Abstract: We propose a new data resource that attempts to overcome limitations of standard firm-level datasets for the UK (like the ARD/ABS) by building on administrative data covering the population of UK firms with at least one employee. We also construct a similar dataset for France and use both datasets to: 1) Provide some highlights of the data and an overall picture of the evolution of aggregate UK and French productivity and markups: 2) Analyse the spatial distribution of productivity in both countries at a fine level of detail - 228 Travel to Work Areas (TTWAs) for the UK and 297 Zones da'emploi (ZEs) for France - while focusing on the role of economic density. Our findings suggest that differences in firm productivity across regions are magnified in the aggregate by an increasing productivity return of density along the productivity distribution.
    Keywords: firm-level dataset; merging; BSD; FAME; VAT; FICUS; FARE; productivity; markups; UK; France; regional disparities; density
    JEL: R12 D24
    Date: 2023–11–01
  5. By: Bergeaud, Antonin; Guillouzouic, Arthur
    Abstract: Following Bergeaud et al. (2022), we construct a new measure of proximity between industrial sectors and public research laboratories. Using this measure, we explore the underlying network of knowledge linkages between scientific fields and industrial sectors in France. We show empirically that there exists a significant negative correlation between the geographical distance between firms and laboratories and their scientific proximity, suggesting strongly localized spillovers. Moreover, we uncover some important differences by field, stronger than when using standard patent-based measures of proximity.
    Keywords: knowledge spillovers; technological distance; public laboratories
    JEL: O32 O38 R12
    Date: 2023–11–15
  6. By: Dienes, Christian; Schneck, Stefan; Wolter, Hans-Jürgen
    Abstract: This research note examines the relationship between start-up rates and GDP per capita growth in urban and rural regions in Germany. Hereby, we take into account that urban and rural areas differ markedly in their resource endowment for entrepreneurship, which might be responsible for different effects of start-up activity on regional development. Therefore, we examine the growth implications rural entrepreneurship might have on the local economy. Our results suggest that new business formation is positively associated with economic growth in rural areas. In urban districts, however, the effect of start-up activity is insignificant. Therefore, regional development is less dependent on the emergence of new businesses in urban counties. The results also unveil that the often-cited inverse U-shaped relationship between entrepreneurship and GDP growth is mainly evident in rural areas.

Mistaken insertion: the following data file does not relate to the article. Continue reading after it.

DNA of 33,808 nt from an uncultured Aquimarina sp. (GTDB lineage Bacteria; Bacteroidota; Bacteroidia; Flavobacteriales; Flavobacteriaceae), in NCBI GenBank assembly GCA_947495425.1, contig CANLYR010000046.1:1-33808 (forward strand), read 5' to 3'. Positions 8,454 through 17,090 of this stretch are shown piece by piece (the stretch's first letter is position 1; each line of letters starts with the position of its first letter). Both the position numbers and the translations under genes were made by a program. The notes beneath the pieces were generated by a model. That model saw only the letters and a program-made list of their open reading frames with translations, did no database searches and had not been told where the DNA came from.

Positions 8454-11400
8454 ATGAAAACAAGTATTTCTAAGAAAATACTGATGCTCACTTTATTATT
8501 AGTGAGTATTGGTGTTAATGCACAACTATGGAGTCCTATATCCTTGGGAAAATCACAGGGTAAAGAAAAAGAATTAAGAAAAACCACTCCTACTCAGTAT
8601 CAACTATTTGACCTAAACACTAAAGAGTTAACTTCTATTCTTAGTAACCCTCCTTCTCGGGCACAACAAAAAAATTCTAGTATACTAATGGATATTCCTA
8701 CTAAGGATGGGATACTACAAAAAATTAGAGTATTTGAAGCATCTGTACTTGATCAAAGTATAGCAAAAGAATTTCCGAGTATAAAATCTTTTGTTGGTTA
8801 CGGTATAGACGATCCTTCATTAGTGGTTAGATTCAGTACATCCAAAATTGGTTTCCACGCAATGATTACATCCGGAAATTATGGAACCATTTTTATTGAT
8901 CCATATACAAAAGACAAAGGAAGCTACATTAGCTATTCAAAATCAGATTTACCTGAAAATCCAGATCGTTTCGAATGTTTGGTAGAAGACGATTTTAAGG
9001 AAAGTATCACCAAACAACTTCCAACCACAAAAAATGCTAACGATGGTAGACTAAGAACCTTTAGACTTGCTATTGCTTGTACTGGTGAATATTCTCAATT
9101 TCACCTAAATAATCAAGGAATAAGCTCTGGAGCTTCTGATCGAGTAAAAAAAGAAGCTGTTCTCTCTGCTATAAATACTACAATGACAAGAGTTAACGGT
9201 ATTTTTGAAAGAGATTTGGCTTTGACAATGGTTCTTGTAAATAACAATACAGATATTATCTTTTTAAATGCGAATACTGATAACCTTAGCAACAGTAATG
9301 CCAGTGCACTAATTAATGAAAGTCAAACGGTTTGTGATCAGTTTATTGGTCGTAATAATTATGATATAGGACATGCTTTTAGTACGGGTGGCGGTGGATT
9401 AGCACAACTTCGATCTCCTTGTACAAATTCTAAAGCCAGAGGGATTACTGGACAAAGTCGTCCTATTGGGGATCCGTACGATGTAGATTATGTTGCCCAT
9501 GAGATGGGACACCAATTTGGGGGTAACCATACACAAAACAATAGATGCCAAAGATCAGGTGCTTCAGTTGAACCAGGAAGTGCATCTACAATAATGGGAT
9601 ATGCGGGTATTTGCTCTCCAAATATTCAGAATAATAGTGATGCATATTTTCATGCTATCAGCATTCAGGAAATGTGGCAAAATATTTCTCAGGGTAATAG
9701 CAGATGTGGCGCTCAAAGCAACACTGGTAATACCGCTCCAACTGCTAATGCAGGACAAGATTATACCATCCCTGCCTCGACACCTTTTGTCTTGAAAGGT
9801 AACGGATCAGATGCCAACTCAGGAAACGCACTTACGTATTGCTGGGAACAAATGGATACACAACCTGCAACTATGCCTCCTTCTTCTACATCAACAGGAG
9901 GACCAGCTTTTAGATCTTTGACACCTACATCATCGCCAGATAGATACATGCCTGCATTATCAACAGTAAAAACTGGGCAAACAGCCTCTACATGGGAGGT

Keywords: Regional growth, entrepreneurship, start-up rate
    JEL: L26 O18 O47
    Date: 2024
  7. By: Ahlfeldt, Gabriel M.; Baum-Snow, Nathaniel; Jedwab, Remi
    Abstract: Tall buildings are central to facilitating sustainable urbanization and growth in cities worldwide. We estimate average elasticities of city population and built area to aggregate city building heights of 0.12 and -0.17, respectively, indicating that the largest global cities in developing economies would be at least one-third smaller on average without their tall buildings. Land saved from urban development by post-1975 tall building construction is over 80% covered in vegetation. To isolate the effects of technology-induced reductions in the cost of height from correlated demand shocks, we use interactions between static demand factors and the geography of bedrock as instruments for observed 1975-2015 tall building construction in 12, 877 cities worldwide, a triple difference identification strategy. Quantification using a canonical urban model suggests that the technology to build tall generates a potential global welfare gain of 4.8%, of which only about one-quarter has been realized. Estimated welfare gains from relaxing existing height constraints are 5.9%in the developed world and 3.1% in developing economies.
    Keywords: urban density; international buildings heights; skyscrapers; tall buildings; sustainable urbanization; city growth; commercial real estate; housing supply; urban sprawl; land savings; housing affordability; geographical constraints; environment
    JEL: R11 R12 R14 R31 R33 O18 O13
    Date: 2023–11–14
  8. By: Theodoros Chatzivasileiadis; Ignasi Cortes Arbues; Jochen Hinkel; Daniel Lincke; Richard S.J. Tol (Department of Economics, University of Sussex, BN1 9SL Falmer, United Kingdom)
    Abstract: This study investigates the long-term economic impact of sea-level rise (SLR) on coastal regions in Europe, focusing on Gross Domestic Product (GDP). Using a novel dataset covering regional SLR and economic growth from 1900 to 2020, we quantify the relationships between SLR and regional GDP per capita across 79 coastal EU & UK regions. Our results reveal that the current SLR has already negatively influenced GDP of coastal regions, leading to a cumulative 4.7% loss at 39 cm of SLR. Over the 120 year period studied, the actualised impact of SLR on the annual growth rate is between -0.02% and 0.04%. Extrapolating these findings to future climate and socio-economic scenarios, we show that in the absence of additional adaptation measures, GDP losses by 2100 could range between -6.3% and -20.8% under the most extreme SLR scenario (SSP5-RCP8.5 High-end Ice, or -4.0% to -14.1% in SSP5-RCP8.5 High Ice). This statistical analysis utilising a century-long dataset, provides an empirical foundation for designing region-specific climate adaptation strategies to mitigate economic damages caused by SLR. Our evidence supports the argument for strategically relocating assets and establishing coastal setback zones when it is economically preferable and socially agreeable, given that protection investments have an economic impact.
    Keywords: climate change; sea level rise
    JEL: Q54
    Date: 2024–01